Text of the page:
HYMN FOR PENTECOST 16 Jesus, the only one/Jesus den eneste The Unjust Steward
(I am thinking of sending these out on Saturday afternoon so readers can prepare for the Sunday lessons. Here goes.(
Text: Ole Theodor Moe (1863-1922) Tune: Caroline Volla Sørlie (1869-1953)
Jesus, the only one,
Purest and holy one,
Greatest of names we can ever express.
Filled with bright clarity,
Filled with God’s charity,
Filled with God’s pow’r and the truth we confess.
When troubles come my way,
I’m never cast away
Out of your loving and holy embrace.
When friends abandon me,
Lord, you remember me,
Call me by name and then save me by grace.
Hear as I sing my song,
Lord as you lead me on
Wherever, whenever it serves you best.
Always upholding me,
Teach me, embolden me;
After your will while I’m here as your guest.
Jesus, the only one,
Purest and holy one
Give me the holiest and purest of hearts.
Save from hurt and harm
Free me from all alarm,
Take me at last where you shine like the stars.
tr. Gracia Grindal
More ink has been spilled on the parable of the Unjust Steward than almost any other. What on earth does Jesus mean? Using a dishonest man and his transactions as a model for Christians? How does that compute?
We probably have to go to the end of the lesson. About two masters. About two goals. While the dishonest steward is very shrewd about providing for his own retirement, and is also smart enough to build up social capital with those whose debt he forgives, his social capital will not save him. Worldly goods will maybe give him a secure old age, but ultimately, one cannot invest in heavenly things with earthly lucre. While one should take care for one’s earthly future, one must also take care of one’s heavenly treasures with more seriousness.
This summer I taught a course on revivals at Mt. Carmel Bible camp and for the final session investigated the now almost unknown leader of the Oxford Group, Frank Buchman (1878-1961). His movement swept the world in the 1930-1950s and changed many people’s lives. People in Norway, Denmark and Sweden said after the war that his preaching gave them the courage to resist the Nazis.
A Lutheran pastor in Pennsylvania, Buchman
had gotten into an argument with the board of the school he ran about his use of their funds. It angered him so much that he resigned and left for England where he attended a conference in the Lake District. He stopped by a chapel and heard a woman preaching on Christ’s sacrifice for us on the cross. She pictured “the nails in the palms of his hands, the spear in his side, and the infinite suffering in his face. I knew I had wounded him, that there was great distance between myself and Him, and I knew it was the sin of nursing my ill will.” He realized that he was the center of his life, not the crucified Christ. He prayed God wouldd change and free him. A power swept through him that utterly transformed him. He went for a hike and met a young man whom he told about his experience. The young man also had such an encumbrance and confessed it. He became free, also. From there, Buchman brought his testimony to the rest of the world. Thousands upon thousands responded to his message and were changed.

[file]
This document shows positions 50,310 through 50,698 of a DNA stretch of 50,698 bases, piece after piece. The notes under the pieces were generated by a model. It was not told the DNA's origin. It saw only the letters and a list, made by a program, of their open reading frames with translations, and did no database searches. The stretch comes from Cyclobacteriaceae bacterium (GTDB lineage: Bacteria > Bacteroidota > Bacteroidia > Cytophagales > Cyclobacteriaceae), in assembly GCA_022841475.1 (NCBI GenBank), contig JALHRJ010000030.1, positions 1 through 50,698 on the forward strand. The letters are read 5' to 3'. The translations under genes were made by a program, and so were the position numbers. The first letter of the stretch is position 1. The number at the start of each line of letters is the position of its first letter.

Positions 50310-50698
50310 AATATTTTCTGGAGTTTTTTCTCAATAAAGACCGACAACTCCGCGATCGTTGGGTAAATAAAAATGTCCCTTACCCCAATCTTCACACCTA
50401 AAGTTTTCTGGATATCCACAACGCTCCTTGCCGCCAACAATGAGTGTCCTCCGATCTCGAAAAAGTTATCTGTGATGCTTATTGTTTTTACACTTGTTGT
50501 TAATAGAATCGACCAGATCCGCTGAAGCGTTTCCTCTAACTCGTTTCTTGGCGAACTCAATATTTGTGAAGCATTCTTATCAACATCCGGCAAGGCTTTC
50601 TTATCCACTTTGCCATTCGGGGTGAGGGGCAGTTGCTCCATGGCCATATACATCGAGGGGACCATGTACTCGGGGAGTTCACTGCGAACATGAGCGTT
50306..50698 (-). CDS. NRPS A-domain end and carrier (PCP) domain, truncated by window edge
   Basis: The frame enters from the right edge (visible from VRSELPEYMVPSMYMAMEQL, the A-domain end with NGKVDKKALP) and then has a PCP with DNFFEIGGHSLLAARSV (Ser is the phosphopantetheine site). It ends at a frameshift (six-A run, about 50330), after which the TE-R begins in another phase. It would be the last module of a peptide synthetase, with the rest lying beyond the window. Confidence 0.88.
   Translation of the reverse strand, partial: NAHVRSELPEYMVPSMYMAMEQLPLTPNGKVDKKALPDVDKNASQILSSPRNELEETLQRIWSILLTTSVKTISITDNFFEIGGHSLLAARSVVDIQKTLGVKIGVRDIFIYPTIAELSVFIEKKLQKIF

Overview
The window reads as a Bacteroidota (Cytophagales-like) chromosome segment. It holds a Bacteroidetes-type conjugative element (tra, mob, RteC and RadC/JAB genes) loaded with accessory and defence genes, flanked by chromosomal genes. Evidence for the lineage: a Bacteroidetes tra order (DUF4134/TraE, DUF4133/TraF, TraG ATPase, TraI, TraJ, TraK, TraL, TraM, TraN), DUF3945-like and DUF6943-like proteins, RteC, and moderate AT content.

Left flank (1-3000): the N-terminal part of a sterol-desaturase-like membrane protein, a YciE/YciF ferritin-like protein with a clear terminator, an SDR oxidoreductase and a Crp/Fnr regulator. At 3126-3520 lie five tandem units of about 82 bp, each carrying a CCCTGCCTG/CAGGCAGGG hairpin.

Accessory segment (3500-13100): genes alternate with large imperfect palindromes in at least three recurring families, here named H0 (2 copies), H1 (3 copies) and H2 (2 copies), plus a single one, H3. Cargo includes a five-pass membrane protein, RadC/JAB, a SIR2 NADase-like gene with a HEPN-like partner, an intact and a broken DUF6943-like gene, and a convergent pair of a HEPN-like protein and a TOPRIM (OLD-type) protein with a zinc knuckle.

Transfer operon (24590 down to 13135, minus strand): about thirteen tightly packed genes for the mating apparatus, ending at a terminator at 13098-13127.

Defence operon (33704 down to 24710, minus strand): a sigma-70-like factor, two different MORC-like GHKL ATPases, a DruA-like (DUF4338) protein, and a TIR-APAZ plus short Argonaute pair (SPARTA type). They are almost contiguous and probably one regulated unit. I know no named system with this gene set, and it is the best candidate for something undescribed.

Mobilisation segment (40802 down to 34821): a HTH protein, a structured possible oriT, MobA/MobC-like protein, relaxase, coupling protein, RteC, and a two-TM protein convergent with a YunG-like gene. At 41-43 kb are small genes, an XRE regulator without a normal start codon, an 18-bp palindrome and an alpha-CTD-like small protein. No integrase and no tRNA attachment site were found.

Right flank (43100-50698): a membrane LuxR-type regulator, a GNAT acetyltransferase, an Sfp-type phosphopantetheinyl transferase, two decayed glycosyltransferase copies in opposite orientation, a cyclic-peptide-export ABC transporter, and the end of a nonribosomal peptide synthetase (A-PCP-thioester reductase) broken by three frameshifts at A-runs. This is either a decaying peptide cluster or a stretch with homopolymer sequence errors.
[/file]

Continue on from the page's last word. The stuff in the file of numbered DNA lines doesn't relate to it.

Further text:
Buchman’s movement swept the world. He changed the name of it in 1938 to Moral Rearmament. The movement still exists in a new form, now as an interfaith group, and is no longer centered on Jesus, regrettably. But while he was in charge, it was Jesus who was at the center of his preaching. And the main point of everything he preached was to give oneself absolutely to the Lord Jesus. One cannot serve two masters. "Jesus, the only one, Jesus the holy one, greatest of names we can ever express." That was the message that Buchman preached.
HYMN INFO The hymn for today is a classic from Norway and popular in the Nordic countries. Moe, born in Åmot, Norway, studied theology, and became a pastor and teacher. He served at the Diakoness home in Oslo, and as pastor in Førde, and the Innermission and Harbor mission in Oslo. It is thought he based this hymn, which he wrote in 1904 while listening to a sermon in Bogstadveien chapel, on a Mary hymn. He became a hymnologist and wrote about hymnody as well as writing his own poems. The composer sang in the choir of Our Savior's and Trinity church in Oslo, but very little is known about her except for this tune.
Anders Olsen Steinberg
Iver Kleive and Knut Reiersrud
For those planning for Bible study through the year, you might consider the book Jesus the Harmony. It has a poem for every day of the year and Bible references for each poem that put Jesus in what has been called "the red thread of salvation." Many have been using it for daily devotions; others in group Bible studies.
Click here to check it out. https://www.amazon.com/Jesus-Harmony-Gospel-Sonnets-Days-ebook/dp/B08L9S4Z1T/ref=sr_1_3_nodl?dchild=1&keywords=Grindal&qid=16145